Reintegrating children into their families

8 Jun, 2015

New global guidelines for the reintegration of children are currently being drafted following a meeting of the inter-agency group in New York in May. Family met with over twenty partners – UN agencies, international and national organisations, donors, networks – who work with children around the world to share ideas, expertise and experiences.

Each year, millions of children around the world are separated from their families because of poverty, abuse and neglect, migration, and conflict and disasters.  Many of them end up on the streets, in detention, living with employers, or in alternative care, including institutional care.

Around the world, UN agencies, NGOs and governments all strive to reintegrate children back into their families and communities so that they can grow up in a safe and caring environment.

However, for the reintegration to be successful and permanent, it needs to be carried out through a sound process, ensuring that the child is ready to be reunited with his family, that the family is prepared to welcome the child, and that there is good follow-up support after the reunification process.

But whilst good practices exist, in many instances, the return of these often traumatised children to their home and communities is carried out with almost no preparation – which can pose a risk to the safety of the child, often even leading to the child separating from his or her family again.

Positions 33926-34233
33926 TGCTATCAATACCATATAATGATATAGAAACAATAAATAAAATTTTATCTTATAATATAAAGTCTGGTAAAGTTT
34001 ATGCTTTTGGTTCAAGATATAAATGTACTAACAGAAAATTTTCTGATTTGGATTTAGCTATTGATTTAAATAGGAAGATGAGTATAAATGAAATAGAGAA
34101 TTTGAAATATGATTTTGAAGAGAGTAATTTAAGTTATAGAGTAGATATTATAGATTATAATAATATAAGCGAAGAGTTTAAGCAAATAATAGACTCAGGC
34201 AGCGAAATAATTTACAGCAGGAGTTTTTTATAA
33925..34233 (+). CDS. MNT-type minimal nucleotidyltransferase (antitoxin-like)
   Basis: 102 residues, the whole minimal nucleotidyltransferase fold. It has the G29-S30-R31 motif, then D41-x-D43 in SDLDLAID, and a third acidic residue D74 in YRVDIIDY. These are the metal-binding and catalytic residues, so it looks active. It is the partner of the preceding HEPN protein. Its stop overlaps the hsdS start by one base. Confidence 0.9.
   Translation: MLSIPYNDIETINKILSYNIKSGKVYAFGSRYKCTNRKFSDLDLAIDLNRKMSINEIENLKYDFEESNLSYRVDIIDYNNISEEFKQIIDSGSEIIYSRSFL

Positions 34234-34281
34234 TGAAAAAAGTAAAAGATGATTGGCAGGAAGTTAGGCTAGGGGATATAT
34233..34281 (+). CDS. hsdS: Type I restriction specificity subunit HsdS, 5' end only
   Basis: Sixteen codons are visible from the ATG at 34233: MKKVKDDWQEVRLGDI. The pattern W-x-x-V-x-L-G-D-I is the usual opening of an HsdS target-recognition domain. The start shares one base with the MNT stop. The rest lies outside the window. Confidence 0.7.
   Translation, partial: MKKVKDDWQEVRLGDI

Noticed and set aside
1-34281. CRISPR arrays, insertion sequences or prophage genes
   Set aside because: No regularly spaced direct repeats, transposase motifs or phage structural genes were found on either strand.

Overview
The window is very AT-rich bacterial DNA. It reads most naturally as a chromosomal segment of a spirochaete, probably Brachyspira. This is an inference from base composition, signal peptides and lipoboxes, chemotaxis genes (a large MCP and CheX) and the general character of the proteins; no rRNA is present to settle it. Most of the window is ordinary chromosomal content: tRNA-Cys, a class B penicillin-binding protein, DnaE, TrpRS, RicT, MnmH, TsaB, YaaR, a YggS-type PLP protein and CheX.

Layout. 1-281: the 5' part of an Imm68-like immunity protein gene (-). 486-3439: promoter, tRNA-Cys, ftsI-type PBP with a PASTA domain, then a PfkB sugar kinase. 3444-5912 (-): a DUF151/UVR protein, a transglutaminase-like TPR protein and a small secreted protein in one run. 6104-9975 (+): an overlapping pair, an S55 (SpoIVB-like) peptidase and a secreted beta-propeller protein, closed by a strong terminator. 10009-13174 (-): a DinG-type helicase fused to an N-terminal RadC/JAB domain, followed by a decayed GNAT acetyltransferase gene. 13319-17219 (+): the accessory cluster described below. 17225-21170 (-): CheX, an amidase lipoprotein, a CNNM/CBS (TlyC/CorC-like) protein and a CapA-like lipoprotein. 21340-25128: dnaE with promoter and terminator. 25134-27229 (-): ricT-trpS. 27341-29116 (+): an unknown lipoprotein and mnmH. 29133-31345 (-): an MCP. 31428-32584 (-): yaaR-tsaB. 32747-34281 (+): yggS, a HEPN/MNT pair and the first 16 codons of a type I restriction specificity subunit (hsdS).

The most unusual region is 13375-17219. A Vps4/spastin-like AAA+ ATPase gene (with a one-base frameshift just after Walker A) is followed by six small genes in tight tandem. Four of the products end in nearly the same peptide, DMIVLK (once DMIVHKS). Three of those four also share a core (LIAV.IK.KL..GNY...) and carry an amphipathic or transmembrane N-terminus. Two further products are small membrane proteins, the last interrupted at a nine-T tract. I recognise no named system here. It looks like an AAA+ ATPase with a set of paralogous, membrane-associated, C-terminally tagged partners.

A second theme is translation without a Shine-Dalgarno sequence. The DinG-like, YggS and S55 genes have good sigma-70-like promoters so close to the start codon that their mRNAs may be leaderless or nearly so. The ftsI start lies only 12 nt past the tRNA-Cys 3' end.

With funding support from the GHR Foundation, we have been leading the efforts to develop accessible guidance for reintegration; pooling the knowledge of international organisations (such as USAID, UNICEF and Retrak) with that of national NGOs (such as Juconi Mexico, ECPAT and TDH India). We believe that, if widely implemented,  we can improve the way in which children are returned to their families and, more importantly, ensure that they stay with their families and grow up in a safe and caring environment.

The New York meeting was a crucial step in this process of developing strong, relevant, and accessible global guidelines. Some very interesting points and ideas were discussed, including the group wanting to ensure that the guidelines emphasize listening to children, so that they can play a more decisive role when it comes to their care. The first draft will reviewed at the end of July.

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